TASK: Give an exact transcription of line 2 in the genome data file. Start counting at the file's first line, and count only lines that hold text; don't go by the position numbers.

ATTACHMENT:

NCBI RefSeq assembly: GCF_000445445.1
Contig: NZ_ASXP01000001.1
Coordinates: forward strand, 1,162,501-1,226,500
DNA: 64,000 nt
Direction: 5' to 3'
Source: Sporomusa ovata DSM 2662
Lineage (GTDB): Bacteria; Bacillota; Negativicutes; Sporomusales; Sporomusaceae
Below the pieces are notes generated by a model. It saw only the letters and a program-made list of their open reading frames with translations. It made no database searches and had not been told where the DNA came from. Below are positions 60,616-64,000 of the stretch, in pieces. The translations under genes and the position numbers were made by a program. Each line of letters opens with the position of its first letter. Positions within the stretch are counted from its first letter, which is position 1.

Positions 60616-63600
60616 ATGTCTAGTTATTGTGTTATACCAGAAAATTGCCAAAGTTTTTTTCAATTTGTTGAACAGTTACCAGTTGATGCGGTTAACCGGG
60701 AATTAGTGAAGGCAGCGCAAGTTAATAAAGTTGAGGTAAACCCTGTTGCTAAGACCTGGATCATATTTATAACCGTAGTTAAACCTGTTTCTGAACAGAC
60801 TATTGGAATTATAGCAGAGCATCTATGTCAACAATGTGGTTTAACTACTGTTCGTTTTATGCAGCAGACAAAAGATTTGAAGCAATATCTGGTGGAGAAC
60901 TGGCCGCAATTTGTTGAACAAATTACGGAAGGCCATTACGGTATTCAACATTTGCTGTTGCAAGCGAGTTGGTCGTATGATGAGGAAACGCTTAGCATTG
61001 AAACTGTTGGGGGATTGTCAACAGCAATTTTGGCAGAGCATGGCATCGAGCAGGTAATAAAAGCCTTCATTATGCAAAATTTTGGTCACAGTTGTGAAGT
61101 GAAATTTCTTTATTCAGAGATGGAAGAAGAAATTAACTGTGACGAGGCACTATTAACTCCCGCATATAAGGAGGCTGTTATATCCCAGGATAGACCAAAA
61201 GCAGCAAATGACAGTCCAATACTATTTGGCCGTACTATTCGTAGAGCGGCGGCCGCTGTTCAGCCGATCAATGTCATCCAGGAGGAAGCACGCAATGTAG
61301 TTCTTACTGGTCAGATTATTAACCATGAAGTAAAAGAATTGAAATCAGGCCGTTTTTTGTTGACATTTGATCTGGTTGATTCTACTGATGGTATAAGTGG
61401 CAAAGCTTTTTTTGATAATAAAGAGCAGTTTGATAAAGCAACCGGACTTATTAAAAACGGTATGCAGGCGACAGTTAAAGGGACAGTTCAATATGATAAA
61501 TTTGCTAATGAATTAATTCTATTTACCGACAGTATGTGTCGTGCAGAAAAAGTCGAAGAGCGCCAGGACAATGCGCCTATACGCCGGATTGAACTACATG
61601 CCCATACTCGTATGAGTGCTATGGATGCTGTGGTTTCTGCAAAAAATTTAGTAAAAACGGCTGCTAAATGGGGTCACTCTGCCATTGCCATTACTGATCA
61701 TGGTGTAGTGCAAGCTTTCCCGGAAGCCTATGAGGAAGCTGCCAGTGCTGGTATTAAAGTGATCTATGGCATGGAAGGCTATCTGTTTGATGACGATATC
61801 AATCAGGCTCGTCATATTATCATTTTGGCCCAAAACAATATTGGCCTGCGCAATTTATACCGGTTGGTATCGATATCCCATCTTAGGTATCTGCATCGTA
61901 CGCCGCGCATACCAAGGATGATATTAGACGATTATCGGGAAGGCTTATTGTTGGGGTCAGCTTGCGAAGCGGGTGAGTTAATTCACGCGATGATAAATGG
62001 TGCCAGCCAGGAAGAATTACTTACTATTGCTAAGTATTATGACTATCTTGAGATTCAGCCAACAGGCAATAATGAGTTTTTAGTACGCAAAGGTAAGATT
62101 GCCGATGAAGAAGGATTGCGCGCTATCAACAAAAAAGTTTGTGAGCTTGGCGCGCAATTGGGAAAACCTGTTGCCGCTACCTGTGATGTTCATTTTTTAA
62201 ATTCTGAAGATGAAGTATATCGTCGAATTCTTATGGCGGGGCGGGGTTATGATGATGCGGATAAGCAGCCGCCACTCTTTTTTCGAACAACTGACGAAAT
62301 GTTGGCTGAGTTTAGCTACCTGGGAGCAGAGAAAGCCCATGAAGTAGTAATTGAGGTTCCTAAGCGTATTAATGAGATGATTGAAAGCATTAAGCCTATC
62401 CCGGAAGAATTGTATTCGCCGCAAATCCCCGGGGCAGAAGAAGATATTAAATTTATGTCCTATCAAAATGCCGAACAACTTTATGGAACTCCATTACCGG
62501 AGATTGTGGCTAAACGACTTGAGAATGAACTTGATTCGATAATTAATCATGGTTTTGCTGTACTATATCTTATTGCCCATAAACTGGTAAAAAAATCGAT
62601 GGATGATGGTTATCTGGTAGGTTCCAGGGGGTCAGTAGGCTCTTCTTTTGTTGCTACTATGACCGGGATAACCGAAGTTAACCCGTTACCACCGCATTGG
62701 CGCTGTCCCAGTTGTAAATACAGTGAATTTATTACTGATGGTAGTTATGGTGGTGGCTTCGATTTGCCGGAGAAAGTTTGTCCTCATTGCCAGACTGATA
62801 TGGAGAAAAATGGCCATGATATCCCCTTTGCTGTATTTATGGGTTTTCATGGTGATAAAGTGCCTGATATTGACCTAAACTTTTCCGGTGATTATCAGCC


Contig: NZ_ASXP01000001.1